Time-lapse seismic imaging by linearized joint inversion
Full thesis (PDF)
Table of contents
- Chapter 1: Introduction
- Chapter 2: Pre-Stack Exploding-Reflector Model
- Chapter 3: Image-space phase-encoded wavefields
- Chapter 4: MVA using image-space generalized sources
- Chapter 5: 3D field-data example
- Chapter 6: Conclusions
Abstract An accurate depth-velocity model is the key for obtaining good quality and reliable depth images in areas of complex geology. In such areas, velocity-model definition should use methods that describe the complexity of wavefield propagation, such as focusing and defocusing, multiple arrivals, and frequency-dependent velocity sensi- tivity. Wave-equation tomography in the image space has the ability to handle these issues because it uses wavefields as carriers of information. However, its high cost and low flexibility for parametrizing the model space has prevented its routine industrial use.
This thesis aims at overcoming those limitations by using new wavefields as car- riers of information: the image-space generalized wavefields. These wavefields are synthesized by using a pre-stack generalization of the exploding-reflector model. Cost of wave-equation tomography in the image space is decreased because only a small number of image-space generalized wavefields are necessary to accurately describe the kinematics of velocity errors and because these wavefields can be easily used in a target-oriented way. Flexibility is naturally incorporated into wave-equation tomog- raphy in the image space by using these wavefields because their modeling have as the initial conditions some key selected reflectors, allowing a layer-based parametrization of the model space.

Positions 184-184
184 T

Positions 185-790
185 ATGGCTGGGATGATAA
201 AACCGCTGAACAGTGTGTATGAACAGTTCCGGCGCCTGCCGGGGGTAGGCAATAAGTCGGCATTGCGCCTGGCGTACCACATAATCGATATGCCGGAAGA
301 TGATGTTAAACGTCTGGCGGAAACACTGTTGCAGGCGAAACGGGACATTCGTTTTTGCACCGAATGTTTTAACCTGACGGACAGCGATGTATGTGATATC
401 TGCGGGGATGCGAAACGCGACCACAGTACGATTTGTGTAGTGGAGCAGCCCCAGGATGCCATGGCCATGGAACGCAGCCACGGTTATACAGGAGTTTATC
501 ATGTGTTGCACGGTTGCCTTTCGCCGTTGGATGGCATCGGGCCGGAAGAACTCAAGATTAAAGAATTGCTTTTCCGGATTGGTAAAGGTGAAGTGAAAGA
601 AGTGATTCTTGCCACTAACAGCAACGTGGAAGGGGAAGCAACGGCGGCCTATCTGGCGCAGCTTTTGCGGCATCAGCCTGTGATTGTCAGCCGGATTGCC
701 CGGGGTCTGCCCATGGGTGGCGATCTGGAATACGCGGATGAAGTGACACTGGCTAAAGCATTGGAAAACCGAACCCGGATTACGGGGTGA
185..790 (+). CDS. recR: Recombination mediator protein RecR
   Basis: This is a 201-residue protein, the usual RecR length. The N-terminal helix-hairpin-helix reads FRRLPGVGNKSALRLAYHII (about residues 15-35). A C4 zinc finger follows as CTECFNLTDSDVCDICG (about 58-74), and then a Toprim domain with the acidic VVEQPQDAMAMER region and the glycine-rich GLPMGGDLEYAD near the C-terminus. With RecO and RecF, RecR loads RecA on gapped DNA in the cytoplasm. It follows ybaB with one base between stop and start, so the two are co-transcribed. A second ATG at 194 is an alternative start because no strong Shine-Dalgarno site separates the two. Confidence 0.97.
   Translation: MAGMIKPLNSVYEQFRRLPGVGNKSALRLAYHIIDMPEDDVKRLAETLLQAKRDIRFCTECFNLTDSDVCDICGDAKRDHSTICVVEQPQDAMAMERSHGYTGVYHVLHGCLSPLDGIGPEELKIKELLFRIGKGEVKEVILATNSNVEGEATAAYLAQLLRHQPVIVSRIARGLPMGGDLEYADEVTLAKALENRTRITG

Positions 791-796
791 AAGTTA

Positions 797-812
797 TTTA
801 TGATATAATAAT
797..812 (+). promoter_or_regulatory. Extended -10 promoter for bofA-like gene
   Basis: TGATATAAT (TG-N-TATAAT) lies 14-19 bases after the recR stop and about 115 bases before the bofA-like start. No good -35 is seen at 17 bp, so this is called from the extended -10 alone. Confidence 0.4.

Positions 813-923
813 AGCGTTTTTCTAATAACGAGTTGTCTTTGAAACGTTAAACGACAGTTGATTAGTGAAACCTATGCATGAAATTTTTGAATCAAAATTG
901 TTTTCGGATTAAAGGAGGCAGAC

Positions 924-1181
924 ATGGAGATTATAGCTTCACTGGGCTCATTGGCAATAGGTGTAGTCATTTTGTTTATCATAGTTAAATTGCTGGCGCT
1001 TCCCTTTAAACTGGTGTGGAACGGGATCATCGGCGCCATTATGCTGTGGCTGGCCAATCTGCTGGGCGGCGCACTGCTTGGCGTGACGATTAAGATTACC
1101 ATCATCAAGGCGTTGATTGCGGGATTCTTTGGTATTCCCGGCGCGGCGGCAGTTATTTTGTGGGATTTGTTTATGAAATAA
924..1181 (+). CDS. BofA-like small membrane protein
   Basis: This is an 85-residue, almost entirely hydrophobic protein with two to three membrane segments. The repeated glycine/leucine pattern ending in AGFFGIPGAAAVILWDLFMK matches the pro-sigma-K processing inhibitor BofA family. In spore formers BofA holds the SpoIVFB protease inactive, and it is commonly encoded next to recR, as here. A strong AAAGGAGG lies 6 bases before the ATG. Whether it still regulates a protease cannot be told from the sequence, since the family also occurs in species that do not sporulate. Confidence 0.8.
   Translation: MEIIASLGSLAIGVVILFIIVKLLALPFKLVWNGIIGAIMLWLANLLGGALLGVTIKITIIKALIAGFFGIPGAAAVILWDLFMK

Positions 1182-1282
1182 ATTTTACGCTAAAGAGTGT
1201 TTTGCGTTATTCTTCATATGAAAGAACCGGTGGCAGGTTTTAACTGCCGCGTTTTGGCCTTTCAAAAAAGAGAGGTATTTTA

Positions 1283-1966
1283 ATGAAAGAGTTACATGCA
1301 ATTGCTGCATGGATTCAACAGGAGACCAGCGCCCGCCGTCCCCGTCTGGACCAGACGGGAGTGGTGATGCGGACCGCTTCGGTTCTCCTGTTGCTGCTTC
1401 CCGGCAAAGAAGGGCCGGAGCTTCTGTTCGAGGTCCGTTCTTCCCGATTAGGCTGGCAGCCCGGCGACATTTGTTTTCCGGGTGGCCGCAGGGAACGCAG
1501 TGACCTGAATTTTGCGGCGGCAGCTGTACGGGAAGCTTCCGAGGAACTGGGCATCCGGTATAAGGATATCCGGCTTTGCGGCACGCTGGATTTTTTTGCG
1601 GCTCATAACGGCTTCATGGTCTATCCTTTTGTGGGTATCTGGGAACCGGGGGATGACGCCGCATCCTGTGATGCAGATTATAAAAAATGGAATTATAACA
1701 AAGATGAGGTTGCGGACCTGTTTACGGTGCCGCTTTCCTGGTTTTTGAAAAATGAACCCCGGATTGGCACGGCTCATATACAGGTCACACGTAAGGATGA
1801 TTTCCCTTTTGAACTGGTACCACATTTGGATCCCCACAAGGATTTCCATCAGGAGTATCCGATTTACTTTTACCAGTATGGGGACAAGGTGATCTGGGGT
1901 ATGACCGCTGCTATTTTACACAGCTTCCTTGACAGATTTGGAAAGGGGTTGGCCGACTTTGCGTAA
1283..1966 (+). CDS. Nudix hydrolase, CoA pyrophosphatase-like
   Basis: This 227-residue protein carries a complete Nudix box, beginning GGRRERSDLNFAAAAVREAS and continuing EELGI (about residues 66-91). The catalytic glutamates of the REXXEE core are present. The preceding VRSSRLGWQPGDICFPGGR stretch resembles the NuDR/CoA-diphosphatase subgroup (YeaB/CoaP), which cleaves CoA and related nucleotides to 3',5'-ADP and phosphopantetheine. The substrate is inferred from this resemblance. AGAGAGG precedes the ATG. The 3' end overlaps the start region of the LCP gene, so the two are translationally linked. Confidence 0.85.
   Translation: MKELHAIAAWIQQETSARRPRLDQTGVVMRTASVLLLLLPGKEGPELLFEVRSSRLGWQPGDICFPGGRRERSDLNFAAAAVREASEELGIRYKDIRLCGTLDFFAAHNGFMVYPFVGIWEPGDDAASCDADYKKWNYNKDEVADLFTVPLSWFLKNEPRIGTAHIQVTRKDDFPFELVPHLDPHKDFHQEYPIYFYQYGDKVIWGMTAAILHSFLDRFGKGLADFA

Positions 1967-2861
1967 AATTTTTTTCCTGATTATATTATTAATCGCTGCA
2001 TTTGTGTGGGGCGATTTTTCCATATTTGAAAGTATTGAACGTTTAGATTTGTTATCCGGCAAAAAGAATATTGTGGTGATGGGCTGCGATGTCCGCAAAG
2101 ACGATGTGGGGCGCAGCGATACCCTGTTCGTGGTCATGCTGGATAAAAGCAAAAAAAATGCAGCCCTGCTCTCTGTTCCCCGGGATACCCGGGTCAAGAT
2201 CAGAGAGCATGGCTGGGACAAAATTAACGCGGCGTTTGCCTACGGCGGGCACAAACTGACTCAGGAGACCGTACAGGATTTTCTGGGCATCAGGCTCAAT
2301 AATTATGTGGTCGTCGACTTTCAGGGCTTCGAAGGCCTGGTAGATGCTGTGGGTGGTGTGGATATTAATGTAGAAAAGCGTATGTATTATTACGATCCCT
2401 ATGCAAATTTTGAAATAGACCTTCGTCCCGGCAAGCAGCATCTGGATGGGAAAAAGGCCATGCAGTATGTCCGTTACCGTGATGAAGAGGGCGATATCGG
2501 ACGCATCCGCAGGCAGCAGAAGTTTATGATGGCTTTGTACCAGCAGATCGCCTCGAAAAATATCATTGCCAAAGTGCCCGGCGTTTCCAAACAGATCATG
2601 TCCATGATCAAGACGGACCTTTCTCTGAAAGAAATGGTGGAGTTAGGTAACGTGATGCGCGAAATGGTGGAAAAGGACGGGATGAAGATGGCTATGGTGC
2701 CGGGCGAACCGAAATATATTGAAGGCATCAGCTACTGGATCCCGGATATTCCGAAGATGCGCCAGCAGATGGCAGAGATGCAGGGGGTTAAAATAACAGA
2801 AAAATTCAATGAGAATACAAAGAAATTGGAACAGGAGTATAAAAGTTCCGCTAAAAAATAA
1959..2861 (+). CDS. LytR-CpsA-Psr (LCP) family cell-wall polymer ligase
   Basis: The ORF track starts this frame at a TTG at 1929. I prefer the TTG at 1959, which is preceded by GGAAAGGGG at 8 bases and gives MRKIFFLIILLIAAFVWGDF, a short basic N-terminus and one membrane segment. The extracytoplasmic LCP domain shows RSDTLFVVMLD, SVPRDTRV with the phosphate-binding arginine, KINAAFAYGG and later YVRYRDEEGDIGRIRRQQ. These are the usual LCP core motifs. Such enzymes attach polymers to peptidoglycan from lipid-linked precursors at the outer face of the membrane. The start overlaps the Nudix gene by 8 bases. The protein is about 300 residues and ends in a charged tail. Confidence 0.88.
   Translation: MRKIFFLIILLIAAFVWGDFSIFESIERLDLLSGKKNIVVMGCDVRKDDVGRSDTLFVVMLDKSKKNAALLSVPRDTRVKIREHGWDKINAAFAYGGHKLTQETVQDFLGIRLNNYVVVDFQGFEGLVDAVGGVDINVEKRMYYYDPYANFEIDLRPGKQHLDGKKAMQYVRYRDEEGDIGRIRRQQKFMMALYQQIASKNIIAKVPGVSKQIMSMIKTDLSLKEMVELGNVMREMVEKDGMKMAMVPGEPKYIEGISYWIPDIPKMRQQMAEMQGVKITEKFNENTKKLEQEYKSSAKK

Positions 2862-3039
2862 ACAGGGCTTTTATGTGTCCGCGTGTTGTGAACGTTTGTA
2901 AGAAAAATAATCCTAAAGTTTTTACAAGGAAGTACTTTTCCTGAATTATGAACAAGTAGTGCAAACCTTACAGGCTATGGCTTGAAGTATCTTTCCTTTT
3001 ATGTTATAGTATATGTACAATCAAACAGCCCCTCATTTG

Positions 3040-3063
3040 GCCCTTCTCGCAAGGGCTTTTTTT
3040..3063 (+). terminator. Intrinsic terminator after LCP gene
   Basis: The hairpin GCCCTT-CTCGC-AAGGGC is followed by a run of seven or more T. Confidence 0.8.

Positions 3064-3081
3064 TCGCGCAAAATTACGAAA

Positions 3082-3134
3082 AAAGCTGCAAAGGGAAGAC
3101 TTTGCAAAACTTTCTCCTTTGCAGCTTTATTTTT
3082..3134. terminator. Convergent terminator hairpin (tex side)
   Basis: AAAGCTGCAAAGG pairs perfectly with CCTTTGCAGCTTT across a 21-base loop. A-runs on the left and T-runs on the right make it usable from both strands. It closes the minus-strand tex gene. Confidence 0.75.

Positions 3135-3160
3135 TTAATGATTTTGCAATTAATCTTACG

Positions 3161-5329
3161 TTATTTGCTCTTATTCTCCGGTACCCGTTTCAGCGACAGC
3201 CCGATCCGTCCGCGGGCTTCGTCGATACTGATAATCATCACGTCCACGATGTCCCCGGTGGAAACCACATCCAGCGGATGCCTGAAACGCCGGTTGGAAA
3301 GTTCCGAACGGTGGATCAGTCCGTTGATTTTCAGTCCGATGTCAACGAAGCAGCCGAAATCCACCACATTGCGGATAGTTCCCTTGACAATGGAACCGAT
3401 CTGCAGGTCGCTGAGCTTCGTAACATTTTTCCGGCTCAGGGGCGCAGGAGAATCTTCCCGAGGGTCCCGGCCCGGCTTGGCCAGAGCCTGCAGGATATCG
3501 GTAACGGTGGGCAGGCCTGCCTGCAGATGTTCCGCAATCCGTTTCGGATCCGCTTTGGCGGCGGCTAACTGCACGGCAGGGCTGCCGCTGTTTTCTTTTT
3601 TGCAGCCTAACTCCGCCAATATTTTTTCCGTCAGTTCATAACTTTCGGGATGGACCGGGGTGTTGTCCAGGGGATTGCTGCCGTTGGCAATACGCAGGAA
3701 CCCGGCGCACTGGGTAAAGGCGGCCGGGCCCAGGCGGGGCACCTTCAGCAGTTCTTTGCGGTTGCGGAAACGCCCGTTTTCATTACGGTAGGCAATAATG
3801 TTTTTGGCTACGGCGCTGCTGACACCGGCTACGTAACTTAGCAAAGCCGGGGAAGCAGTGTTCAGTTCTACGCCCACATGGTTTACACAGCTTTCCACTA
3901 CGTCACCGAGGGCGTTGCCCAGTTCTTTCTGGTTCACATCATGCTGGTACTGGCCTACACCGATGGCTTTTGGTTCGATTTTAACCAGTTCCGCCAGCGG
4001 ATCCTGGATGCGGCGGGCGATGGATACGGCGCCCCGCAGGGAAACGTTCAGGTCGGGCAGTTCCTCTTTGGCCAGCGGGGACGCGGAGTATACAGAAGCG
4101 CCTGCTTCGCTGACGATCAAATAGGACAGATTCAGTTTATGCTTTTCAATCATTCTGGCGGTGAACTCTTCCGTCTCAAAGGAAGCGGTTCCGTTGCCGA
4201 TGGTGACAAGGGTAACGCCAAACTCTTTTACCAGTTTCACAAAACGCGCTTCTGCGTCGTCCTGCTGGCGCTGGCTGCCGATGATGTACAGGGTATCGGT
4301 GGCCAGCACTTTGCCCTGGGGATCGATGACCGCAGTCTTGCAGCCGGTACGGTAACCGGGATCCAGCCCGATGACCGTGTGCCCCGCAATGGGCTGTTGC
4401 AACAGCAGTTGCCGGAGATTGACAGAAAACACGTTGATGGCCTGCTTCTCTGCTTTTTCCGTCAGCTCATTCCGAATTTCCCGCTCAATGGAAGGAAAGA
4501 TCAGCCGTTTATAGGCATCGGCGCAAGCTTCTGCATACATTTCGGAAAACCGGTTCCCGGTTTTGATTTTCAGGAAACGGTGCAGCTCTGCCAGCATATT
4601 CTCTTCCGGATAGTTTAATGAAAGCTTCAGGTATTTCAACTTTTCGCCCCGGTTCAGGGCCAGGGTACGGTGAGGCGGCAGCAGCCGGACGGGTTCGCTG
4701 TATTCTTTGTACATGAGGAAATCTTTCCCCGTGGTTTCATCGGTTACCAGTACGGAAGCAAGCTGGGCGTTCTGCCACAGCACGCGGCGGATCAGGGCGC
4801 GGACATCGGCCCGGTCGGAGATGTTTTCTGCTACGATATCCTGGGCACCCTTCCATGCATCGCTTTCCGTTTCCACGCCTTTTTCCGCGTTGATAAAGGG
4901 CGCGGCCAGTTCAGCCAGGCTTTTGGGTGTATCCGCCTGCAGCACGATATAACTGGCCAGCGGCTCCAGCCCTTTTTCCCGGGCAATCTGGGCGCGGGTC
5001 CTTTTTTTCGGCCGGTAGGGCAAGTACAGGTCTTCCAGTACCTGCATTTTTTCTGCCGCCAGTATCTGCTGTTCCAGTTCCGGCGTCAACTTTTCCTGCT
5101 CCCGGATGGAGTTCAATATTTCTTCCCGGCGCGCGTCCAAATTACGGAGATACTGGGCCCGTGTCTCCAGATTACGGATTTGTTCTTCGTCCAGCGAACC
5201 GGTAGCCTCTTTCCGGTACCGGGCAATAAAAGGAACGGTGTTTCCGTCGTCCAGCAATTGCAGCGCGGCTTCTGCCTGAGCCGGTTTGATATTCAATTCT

To use the image-space generalized wavefields in wave-equation tomography in the image space, the method is extended from the shot-profile domain to the image-space generalized-sources domain. In this new domain, the velocity updates are very fast. Migration with the optimized velocity model provides good quality and reliable depth images, as can be seen in a 3D-field data example.